“Dune” and the Delicate Art of Making Fictional Languages

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A trailer for Denis Villeneuve’s “Dune: Part Two” features the boy prophet Paul Atreides, played by Timothée Chalamet, yelling something foreign and uninterpretable to a horde of desert people. We see Chalamet as the embodiment of charismatic fury: every facial muscle clenched in tension, his voice strained and throaty and commanding. A line at the bottom of the screen translates: “Long live the fighters!”

The scene fills barely a few seconds in a three-minute trailer, yet it establishes the emotional tone of the film and captures the messianic fervor that drives its plot. It also signals the depth of Villeneuve’s world-building. Part of what made his first excursion into the “Dune” universe such an experiential feast was its vivid, immersive quality, combining monumental architectural design with atmospheric soundscapes and ethereal costuming. We could see a few remnants of our world (remember the bit with the bagpipes?), but the over-all effect was transportive, as if the camera were not a piece of equipment but a cyborgian eye live-streaming from a far-flung alien civilization. Chalamet’s strange tongue is part of the franchise’s meticulous set dressing. It’s not gibberish, but part of an intricate linguistic system that was devised for Villeneuve’s adaptations.

Engineered languages such as the one Chalamet speaks represent a new benchmark in imaginative fiction. Twenty years ago, viewers would have struggled to name franchises other than “Star Trek” or “The Lord of the Rings” that bothered to invent new languages. Today, with the budgets of the biggest films and series rivalling the G.D.P.s of small island nations, constructed languages, or conlangs, are becoming a norm, if not an implicit requirement. Breeze through entertainment from the past decade or so, and you’ll find lingos designed for Paleolithic peoples (“Alpha”), spell-casting witches (“Penny Dreadful”), post-apocalyptic survivors (“Into the Badlands”), Superman’s home planet of Krypton (“Man of Steel”), a cross-species alien alliance (“Halo”), time-travelling preteens (“Paper Girls”), the Munja’kin tribe of Oz (“Emerald City”), and Santa Claus and his elves (“The Christmas Chronicles” and its sequel).

A well-executed conlang can bolster a film’s appearance of authenticity. It can deepen the scenic absorption that has long been an obsession for creators and fans of speculative genres such as science fiction and fantasy. But the entertainment industry’s fixation with crafting super-realistic realms can also be distracting. Speculative fiction works by melding the familiar with the unrecognizable. It makes trenchant provocations not by creating the most believably alien worlds possible but by interweaving them with strands from our own.

Hollywood’s current obsession with constructed languages arguably started with “The Lord of the Rings” film adaptations of the early two-thousands. J. R. R. Tolkien was a professor of Old English at Oxford and a lifelong conlanger, and he famously created the tongues of Middle-earth long before writing the books. “The invention of languages is the foundation,” he once wrote. “The ‘stories’ were made rather to provide a world for the languages than the reverse.” The trilogy’s success showed the power of conlangs to create engrossing alternate realities, inspiring filmmakers to seek out skilled language creators.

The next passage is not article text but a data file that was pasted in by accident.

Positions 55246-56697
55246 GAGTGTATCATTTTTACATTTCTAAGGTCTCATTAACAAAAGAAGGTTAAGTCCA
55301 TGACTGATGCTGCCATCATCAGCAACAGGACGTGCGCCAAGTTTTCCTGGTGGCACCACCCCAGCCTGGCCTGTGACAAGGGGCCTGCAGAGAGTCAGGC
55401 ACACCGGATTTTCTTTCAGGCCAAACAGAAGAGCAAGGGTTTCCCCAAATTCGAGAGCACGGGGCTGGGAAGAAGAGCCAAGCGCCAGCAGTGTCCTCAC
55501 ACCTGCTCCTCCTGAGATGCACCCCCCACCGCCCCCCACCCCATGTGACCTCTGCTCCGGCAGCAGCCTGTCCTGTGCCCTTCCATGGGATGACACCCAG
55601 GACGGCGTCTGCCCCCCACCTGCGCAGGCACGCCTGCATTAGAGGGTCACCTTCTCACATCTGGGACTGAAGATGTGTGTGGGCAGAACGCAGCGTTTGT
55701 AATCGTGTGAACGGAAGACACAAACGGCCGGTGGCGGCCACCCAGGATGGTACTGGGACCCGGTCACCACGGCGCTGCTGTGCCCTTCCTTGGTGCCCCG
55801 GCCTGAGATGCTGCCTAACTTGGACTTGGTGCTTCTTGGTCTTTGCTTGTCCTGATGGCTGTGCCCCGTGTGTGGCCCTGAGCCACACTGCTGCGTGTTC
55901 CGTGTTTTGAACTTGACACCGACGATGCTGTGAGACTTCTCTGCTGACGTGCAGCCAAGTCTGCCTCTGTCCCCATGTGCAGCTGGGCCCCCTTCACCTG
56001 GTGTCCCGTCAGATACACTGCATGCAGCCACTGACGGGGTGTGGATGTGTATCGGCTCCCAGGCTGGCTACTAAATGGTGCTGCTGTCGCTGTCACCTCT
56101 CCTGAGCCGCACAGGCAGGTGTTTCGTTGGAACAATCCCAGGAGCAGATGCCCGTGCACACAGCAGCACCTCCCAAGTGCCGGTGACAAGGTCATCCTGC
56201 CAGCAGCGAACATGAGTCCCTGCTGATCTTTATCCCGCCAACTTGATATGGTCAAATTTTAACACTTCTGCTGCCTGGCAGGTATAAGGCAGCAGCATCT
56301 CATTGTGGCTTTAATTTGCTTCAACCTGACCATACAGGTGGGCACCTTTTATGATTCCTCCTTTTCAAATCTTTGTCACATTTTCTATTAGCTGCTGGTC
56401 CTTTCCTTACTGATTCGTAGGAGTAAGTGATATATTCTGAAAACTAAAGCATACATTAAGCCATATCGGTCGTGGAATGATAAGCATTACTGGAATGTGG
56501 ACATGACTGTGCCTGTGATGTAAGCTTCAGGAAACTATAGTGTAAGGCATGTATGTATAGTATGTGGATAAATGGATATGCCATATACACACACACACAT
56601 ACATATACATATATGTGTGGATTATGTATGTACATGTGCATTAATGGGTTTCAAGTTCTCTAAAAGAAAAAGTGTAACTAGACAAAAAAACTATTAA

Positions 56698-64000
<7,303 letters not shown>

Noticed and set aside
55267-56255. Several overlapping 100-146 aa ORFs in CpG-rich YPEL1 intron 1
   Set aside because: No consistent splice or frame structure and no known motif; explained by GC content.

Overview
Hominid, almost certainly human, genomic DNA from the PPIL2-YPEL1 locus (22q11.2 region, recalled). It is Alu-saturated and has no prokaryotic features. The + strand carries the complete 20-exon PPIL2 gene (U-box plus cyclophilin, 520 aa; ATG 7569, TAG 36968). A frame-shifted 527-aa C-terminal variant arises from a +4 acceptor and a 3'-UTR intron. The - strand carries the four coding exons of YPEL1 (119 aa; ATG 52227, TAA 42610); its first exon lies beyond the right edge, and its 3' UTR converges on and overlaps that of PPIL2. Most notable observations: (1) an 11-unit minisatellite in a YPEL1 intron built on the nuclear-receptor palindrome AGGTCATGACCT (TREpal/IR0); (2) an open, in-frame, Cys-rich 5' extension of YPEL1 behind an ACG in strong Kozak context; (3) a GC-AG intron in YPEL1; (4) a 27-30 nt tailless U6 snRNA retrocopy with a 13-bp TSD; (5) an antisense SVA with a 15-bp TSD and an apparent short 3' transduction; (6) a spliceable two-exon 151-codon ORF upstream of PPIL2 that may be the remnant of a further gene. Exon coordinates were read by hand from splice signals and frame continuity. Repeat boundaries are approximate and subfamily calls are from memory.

The most influential conlanger working today is David J. Peterson. Born in Long Beach, California, Peterson started to create languages in 2000, while he was a sophomore at U.C. Berkeley. His early projects were amusing experiments: X, a language that could only be written; Sheli, which included only sounds that he liked and was initially unpronounceable; and Zhyler, which he created because he enjoyed Turkish and which, in honor of the Heinz Company, had fifty-seven noun cases. In 2005, he graduated with a master’s degree in linguistics from U.C. San Diego. Two years later, he co-founded the Language Creation Society with nine other conlangers.

Peterson’s big break came in 2009, when HBO reached out to the Language Creation Society with a strange request. They were creating a television show (which would turn out to be “Game of Thrones”) and wanted someone to develop a language (which would emerge as Dothraki). Nothing like this had ever happened before, so the society organized a competition that would be judged by the show’s producers. After signing a nondisclosure agreement, applicants were invited to send in a phonetic breakdown of Dothraki, a romanized transcription system, six to eight lines of translated text, and any additional notes or translations.

Peterson had an edge over his competitors: unemployment. For two and a half weeks, he worked eighteen-hour days, assembling a hundred and eighty pages of material. He made it to the second round and eventually produced more than three hundred pages in Dothraki. He landed the job and was later invited to develop five more languages for the series, including High Valyrian, which proved especially popular among fans. In 2017, a High Valyrian course launched on the language-learning app Duolingo; at one point in 2023, more than nine hundred thousand people had signed up as active users.

Along with James Cameron’s “Avatar” (2009), which appeared in theatres soon after Peterson was hired by HBO, the first season of “Game of Thrones” demonstrated that audiences not only tolerated fictional languages—they loved them. What had previously been a nerdy pastime transformed into a standard of fantasy filmmaking. Peterson became the go-to language wizard. He has since been hired to create some fifty other conlangs, including languages for the Dark Elves in “Thor: The Dark World” (2013), for the Grounders in the television show “The 100” (2014-20), and for the desert-dwelling Fremen in the two “Dune” movies. When Chalamet, as Paul Atreides, calls to his combatants, he does so in words devised by Peterson and his wife and fellow-conlanger, Jessie. (Peterson worked alone for the first “Dune” film, and collaborated with her on the second.)